During his 15 year career as a leading executive in cyber security, Wyatt was a driven and passionate advocate for better security and better design. He spoke at industry and community events, and was asked to join several high-level government and industry advisory boards, including TechAmerica Foundation’s CLOUD2 Commission, NIST’s Visiting Committee on Advance Technologies (VCAT), and the Oregon Executive Council of the American Electronics Association (AeA), among others. In Portland, he was cofounder of the innovative RAINS network (Regional Alliances for Infrastructure and Network Security), a nonprofit public/private alliance (now defunct) formed to accelerate development, deployment and adoption of innovative technology for homeland security.
Wyatt was known for business acumen with a human touch — he cared about the people who worked for him, his customers, and the world around him. He made time for others when they needed it, and that is a rare quality in someone serving as a CEO. Although highly focused on his business duties, Wyatt was seemingly always willing to lend a smile, and listen to what others had to say. He was also known for his fondness for good wine and good humor.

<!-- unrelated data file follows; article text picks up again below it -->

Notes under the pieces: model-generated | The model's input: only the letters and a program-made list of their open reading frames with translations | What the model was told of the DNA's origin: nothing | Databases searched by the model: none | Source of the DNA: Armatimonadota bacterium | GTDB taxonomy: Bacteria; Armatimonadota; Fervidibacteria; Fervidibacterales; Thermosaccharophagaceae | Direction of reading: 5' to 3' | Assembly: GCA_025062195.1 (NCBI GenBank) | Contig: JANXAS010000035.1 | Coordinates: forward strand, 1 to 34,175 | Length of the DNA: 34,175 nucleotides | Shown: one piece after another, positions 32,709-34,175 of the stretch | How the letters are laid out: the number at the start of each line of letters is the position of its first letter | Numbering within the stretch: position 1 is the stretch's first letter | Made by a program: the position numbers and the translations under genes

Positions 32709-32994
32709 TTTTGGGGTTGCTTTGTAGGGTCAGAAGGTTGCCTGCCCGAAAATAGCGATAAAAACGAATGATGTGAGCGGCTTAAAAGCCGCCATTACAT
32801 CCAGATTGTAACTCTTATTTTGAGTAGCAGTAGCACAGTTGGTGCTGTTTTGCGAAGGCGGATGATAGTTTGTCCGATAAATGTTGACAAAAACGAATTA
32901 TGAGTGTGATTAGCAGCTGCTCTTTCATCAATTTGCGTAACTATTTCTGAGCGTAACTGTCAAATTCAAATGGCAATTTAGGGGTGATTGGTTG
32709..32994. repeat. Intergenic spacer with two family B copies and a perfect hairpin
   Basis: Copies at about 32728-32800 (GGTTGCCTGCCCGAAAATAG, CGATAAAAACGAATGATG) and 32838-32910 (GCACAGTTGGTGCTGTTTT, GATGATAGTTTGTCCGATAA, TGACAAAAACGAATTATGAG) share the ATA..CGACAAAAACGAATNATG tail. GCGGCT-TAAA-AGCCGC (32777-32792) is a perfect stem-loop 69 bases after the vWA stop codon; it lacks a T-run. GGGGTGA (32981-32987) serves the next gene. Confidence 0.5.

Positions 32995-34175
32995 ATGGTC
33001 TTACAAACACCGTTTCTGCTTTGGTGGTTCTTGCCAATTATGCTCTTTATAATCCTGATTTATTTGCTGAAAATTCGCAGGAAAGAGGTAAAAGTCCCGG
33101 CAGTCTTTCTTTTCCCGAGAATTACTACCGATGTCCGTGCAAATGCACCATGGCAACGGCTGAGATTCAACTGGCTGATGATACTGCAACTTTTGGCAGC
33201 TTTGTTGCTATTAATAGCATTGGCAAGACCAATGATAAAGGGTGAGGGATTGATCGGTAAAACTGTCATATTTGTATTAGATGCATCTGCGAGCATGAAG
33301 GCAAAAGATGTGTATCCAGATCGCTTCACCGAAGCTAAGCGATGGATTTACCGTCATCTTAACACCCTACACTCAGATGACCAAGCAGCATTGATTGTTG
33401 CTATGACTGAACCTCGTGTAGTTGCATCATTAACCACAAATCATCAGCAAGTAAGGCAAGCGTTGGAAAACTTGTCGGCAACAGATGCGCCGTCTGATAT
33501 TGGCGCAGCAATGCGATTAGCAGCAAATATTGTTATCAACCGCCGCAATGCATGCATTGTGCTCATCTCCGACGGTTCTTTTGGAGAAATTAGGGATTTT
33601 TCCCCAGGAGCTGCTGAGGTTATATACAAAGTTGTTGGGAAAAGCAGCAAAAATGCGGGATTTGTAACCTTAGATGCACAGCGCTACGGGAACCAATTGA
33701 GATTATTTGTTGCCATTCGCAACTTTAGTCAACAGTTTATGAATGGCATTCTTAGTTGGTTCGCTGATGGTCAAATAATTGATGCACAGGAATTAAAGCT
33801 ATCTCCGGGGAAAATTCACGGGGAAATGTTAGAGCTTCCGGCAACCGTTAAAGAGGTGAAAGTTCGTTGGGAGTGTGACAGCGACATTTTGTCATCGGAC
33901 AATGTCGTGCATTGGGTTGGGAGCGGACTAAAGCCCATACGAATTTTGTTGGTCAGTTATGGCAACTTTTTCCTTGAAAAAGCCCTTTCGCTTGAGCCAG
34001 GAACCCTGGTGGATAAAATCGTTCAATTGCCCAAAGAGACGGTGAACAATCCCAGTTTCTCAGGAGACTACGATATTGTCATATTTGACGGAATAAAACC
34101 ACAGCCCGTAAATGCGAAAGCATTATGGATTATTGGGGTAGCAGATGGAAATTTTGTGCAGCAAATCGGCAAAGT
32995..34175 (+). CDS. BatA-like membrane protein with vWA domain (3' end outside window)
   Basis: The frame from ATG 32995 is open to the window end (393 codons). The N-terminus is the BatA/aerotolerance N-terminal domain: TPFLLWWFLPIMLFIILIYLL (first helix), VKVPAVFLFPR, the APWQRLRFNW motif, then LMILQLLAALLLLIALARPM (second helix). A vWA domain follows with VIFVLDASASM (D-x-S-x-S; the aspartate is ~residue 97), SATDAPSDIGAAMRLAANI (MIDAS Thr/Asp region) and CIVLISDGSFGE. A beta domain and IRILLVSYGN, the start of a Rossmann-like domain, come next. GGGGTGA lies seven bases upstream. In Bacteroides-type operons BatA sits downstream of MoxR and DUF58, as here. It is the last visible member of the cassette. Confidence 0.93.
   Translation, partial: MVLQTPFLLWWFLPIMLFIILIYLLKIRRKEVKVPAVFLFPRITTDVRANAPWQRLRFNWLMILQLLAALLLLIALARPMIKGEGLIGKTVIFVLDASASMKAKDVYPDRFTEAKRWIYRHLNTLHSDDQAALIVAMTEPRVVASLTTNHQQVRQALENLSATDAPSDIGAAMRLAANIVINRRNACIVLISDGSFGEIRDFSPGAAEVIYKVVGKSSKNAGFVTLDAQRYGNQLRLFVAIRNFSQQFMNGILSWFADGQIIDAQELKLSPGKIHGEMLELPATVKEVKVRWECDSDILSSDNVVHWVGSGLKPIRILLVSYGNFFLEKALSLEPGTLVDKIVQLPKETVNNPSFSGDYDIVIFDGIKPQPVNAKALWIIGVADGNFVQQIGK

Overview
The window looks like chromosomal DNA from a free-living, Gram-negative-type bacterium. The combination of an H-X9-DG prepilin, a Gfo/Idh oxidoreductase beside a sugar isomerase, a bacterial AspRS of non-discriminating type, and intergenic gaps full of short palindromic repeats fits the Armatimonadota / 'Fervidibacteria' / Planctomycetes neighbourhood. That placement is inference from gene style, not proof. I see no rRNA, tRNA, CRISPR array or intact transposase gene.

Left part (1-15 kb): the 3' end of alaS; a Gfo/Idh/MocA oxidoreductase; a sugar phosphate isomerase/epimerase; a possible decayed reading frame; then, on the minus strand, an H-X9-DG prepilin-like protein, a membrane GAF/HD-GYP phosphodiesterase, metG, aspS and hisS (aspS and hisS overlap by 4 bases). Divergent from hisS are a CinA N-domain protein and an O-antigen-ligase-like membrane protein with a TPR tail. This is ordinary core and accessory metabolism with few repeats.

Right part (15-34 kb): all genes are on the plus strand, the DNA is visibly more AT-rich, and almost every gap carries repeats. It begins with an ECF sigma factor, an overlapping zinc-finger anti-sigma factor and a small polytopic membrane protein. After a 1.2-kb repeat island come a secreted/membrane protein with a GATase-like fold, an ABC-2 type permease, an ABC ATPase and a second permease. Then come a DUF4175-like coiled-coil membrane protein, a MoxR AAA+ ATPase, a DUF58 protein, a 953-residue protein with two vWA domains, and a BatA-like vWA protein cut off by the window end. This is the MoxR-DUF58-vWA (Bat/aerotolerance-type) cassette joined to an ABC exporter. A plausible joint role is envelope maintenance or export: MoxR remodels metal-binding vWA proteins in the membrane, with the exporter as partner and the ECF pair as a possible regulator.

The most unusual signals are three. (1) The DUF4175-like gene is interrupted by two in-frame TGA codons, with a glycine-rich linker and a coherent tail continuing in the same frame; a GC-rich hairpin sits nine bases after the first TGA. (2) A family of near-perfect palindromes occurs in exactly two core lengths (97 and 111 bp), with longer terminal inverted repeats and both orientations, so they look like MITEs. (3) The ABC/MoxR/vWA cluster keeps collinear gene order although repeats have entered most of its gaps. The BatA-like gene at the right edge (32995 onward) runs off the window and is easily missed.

As the designer of the original Tripwire and SignaCert offerings, I have known and worked with Wyatt for nearly 20 years. When he was undergoing treatment for his life-threatening condition in the mid-2000s, we had many conversations about the nature of existence and the future. Then, and throughout the time I knew him, Wyatt expressed a strong commitment to living in the present — to not put off things (including people) that might then be forgotten…and regretted.
Some people believe that exiting life with the largest bank account is success. Wyatt believed that making the world a better place was true success. He wrote in his LinkedIn profile under “Awards and Honors”
My reward comes from the special opportunity to do something important that (hopefully) leaves the world a better place.
And it is an honor to share what I have learned with others that aspire to create lasting contributions with their lives.
By those measures, he clearly was a huge success — his companies, his advocacy, his mentoring, and his friendship changed the lives of many, many people for the better. Wyatt Starnes will be greatly missed.
Some other media accounts of Wyatt’s passing: